A Logan County man took the stand in a federal civil trial Tuesday to share his account of how Logan County police officers allegedly robbed him of his civil rights by beating him in 2018.
Frank Morgan Jr., 46, cried on the stand in the Robert C. Byrd U.S. Courthouse in Charleston as he recounted how the alleged actions of police officers Joshua Tincher, Kevin Conley and Barry Mynes Jr. led to him being hospitalized with seven staples in the back of his head, a broken elbow, acute kidney damage and dozens of lacerations and contusions across his body. The jury hearing the case — made up of six women and one man — will decide whether Morgan’s claims against the officers meet the criteria for monetary compensation.
“I knew they were going to kill me,” Morgan said. “I was thinking how I wouldn’t ever see my mom or my kids [again].”
Morgan said he and his ex-fiancee, Marissa Hudson, who also testified Tuesday before U.S. Chief District Judge Thomas Johnston, were walking on Stratton Street in downtown Logan at about 8 p.m. on April 20, 2018 when Hudson said she noticed police cars — from the Logan City Police, the West Virginia State Police and the Logan County Sheriff’s Office — start circling the block.
At the time, Morgan said, he had a large hernia in his abdomen that would fluctuate in size, regularly causing his sweatpants — the only kind of pants he wore while he had the hernia — to fall down. That night, he said, he wanted to change into a better-fitting pair of pants, so he asked Hudson to get some out of a backpack as he took off his shoes, preparing to change.
Then, Tincher and Conley — both with the Logan Police Department at the time — arrived.
In statements from 2018, Tincher said he and Conley were flagged down by someone at the McDonald’s just a few blocks away who said there was a man masturbating on Stratton Street.
Tincher said Tuesday that he did not actually see Morgan masturbating. When he and Conley arrived, he said, Morgan was in boxers, with his hand allegedly on “his private parts.”
Morgan and Hudson testified that they were immediately pepper sprayed by the two officers after they yelled, “get on the motherf-----g ground.”
“I think Frank [Morgan] maybe had time to give a sentence worth of response,” Hudson said. “Then there was no, ‘hands in the air.’ They just started spraying.”
Tincher said in his testimony that Morgan was immediately “not complying” with demands to get on the ground. Morgan said he was trying to explain to the officers that he could not get on the ground because of his hernia.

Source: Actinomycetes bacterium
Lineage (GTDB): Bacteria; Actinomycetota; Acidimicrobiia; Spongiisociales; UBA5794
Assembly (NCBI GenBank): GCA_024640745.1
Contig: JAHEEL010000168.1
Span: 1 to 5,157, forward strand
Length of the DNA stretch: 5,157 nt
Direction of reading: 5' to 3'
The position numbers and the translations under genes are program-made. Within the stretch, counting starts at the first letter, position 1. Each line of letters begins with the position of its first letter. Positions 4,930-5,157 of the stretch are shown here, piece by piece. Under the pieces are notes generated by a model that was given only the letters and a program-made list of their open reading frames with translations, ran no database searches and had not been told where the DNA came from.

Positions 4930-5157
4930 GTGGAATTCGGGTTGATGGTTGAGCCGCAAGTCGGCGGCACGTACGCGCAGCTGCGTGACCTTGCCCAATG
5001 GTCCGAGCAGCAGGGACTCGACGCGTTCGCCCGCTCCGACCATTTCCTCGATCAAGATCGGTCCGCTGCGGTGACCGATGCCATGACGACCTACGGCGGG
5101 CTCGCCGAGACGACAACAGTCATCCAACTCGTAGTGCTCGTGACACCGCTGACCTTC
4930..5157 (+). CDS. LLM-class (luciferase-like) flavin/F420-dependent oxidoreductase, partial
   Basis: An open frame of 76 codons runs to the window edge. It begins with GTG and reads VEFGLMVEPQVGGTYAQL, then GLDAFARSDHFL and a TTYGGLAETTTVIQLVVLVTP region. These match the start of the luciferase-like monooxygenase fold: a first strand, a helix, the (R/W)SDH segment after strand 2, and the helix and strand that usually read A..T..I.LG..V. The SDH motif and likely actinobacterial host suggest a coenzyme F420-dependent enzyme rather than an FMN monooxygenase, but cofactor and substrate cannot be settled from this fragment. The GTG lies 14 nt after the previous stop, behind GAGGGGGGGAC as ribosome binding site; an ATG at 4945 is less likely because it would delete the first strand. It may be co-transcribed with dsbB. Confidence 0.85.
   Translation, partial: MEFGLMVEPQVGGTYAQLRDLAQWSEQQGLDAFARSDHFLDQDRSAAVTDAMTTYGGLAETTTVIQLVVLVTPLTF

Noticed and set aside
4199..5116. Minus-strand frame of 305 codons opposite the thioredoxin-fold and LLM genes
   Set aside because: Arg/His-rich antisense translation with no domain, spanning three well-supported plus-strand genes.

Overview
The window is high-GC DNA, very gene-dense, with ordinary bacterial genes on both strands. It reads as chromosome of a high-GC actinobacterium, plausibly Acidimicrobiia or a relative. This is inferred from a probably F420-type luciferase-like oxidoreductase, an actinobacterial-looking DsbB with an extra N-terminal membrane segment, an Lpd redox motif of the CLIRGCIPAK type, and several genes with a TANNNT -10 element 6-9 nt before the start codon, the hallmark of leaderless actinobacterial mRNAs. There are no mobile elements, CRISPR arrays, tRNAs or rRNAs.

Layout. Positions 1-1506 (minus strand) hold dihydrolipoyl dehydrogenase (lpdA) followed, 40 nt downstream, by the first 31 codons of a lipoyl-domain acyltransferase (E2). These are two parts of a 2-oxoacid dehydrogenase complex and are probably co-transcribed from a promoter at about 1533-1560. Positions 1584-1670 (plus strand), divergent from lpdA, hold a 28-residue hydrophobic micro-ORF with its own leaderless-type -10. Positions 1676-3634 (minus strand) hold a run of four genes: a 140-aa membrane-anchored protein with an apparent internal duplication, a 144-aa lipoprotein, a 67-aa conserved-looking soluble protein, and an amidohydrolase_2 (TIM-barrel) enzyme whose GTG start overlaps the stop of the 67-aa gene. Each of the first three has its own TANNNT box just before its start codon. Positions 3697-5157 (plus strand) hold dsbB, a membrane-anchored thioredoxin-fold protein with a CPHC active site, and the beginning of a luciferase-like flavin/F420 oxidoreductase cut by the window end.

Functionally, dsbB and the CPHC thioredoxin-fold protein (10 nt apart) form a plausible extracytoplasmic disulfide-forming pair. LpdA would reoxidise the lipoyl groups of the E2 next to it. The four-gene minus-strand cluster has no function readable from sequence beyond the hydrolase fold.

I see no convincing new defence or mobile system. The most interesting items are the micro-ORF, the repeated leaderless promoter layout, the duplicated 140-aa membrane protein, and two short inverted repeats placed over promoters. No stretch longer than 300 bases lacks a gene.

Hudson, Tincher said, jumped on Conley’s back at one point, and that, as he went to contain and handcuff her, Morgan punched him in the face, giving him a black eye that is the center of a civil counterclaim against Morgan. Morgan denies hitting anyone.
Eventually, someone in an apartment above Stratton Street started recording the altercation. The roughly 7 minute video shows Morgan jogging around the area in only his boxers, dodging batons from Tincher and Conley, as Hudson stands to the side talking on the phone.
After a couple of minutes, Logan County Sheriff’s Deputy Barry Mynes Jr., who also testified Tuesday, arrived at the scene and immediately tackled Morgan against a cement wall. Morgan fell to the ground, and the three officers put him in handcuffs as four more officers arrived at the scene.
Mynes, on Tuesday, testified that he was responding to a request for backup from Tincher and Conley, and that his response at the scene — “taking down” Morgan — was appropriate action.
After Morgan was handcuffed, he and Hudson were taken to Logan City Hall, a short drive from Stratton Street. Morgan allegedly was taken into a back room with filing cabinets, long tables and a rolling computer chair. Hudson was left in a chair in the hallway, she said, roughly 10 feet away from the door leading to Morgan.
Although not in the room, she testified that she could hear some of what allegedly transpired behind the door.
“Thumping, screaming, crying,” Hudson said, confirming that she recognized Morgan’s cries. “He was asking them to stop, asking ‘What did I do?’ It was all out of desperation.”
Morgan, through tears on the stand, testified that, after he was taken to the back room, still cuffed, he was left with Tincher, who walked to the end of the table.